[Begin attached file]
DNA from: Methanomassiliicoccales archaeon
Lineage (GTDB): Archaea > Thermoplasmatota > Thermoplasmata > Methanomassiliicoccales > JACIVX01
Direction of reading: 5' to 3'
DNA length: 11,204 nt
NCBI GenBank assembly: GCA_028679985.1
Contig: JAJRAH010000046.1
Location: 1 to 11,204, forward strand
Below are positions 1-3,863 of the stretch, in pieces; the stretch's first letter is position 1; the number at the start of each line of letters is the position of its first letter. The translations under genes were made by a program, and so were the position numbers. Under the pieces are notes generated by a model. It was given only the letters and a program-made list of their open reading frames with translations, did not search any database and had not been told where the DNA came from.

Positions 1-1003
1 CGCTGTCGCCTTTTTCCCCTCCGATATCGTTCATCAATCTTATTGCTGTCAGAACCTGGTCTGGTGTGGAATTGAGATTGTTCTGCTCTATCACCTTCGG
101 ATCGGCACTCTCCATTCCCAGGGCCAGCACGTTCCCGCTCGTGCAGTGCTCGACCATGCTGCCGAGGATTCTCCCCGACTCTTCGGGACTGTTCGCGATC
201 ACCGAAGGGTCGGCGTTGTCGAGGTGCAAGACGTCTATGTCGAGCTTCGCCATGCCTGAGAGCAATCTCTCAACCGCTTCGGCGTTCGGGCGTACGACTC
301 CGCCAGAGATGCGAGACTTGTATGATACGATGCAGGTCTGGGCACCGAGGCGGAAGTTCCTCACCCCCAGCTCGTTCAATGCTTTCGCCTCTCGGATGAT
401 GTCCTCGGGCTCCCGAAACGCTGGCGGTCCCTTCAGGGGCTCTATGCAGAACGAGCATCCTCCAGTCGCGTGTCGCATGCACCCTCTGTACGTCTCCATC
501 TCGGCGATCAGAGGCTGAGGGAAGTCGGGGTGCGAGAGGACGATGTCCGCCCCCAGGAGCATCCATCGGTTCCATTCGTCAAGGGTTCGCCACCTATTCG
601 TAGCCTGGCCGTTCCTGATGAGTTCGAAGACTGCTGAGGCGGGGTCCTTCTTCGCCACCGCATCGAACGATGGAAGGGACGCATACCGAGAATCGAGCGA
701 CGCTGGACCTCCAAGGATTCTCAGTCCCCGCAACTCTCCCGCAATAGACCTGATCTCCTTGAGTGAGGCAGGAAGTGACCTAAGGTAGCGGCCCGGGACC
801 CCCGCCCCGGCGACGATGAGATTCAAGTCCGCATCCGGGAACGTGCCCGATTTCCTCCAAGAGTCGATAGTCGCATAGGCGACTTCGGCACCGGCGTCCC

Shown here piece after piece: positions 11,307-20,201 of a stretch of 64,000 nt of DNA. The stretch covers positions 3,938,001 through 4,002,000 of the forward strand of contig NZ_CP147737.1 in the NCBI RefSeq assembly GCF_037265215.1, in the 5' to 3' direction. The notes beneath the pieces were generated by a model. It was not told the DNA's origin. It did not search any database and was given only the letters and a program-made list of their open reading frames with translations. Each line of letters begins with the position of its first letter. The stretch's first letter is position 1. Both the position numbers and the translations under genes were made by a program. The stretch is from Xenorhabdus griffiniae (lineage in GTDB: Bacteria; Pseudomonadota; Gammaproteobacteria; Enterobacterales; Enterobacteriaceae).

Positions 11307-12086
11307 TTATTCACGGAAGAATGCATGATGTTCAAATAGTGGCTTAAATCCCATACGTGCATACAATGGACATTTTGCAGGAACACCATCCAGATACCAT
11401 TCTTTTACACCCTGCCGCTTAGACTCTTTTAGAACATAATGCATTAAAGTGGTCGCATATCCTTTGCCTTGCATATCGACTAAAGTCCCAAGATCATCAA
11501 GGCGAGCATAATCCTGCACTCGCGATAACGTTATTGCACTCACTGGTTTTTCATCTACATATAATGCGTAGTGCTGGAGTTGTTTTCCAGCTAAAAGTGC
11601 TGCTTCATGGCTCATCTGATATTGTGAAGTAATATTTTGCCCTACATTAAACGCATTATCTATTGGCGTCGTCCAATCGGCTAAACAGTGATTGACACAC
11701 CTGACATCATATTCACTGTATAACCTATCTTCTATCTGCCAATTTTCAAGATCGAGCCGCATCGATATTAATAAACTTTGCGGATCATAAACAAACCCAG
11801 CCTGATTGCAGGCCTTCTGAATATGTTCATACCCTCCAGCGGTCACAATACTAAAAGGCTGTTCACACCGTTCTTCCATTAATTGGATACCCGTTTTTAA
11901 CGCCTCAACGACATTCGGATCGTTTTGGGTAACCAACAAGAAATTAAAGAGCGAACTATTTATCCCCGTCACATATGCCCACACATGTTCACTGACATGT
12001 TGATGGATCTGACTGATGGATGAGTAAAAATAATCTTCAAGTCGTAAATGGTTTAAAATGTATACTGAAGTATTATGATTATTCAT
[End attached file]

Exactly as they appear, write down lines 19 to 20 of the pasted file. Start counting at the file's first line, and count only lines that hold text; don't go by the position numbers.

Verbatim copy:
Shown here piece after piece: positions 11,307-20,201 of a stretch of 64,000 nt of DNA. The stretch covers positions 3,938,001 through 4,002,000 of the forward strand of contig NZ_CP147737.1 in the NCBI RefSeq assembly GCF_037265215.1, in the 5' to 3' direction. The notes beneath the pieces were generated by a model. It was not told the DNA's origin. It did not search any database and was given only the letters and a program-made list of their open reading frames with translations. Each line of letters begins with the position of its first letter. The stretch's first letter is position 1. Both the position numbers and the translations under genes were made by a program. The stretch is from Xenorhabdus griffiniae (lineage in GTDB: Bacteria; Pseudomonadota; Gammaproteobacteria; Enterobacterales; Enterobacteriaceae).

Positions 11307-12086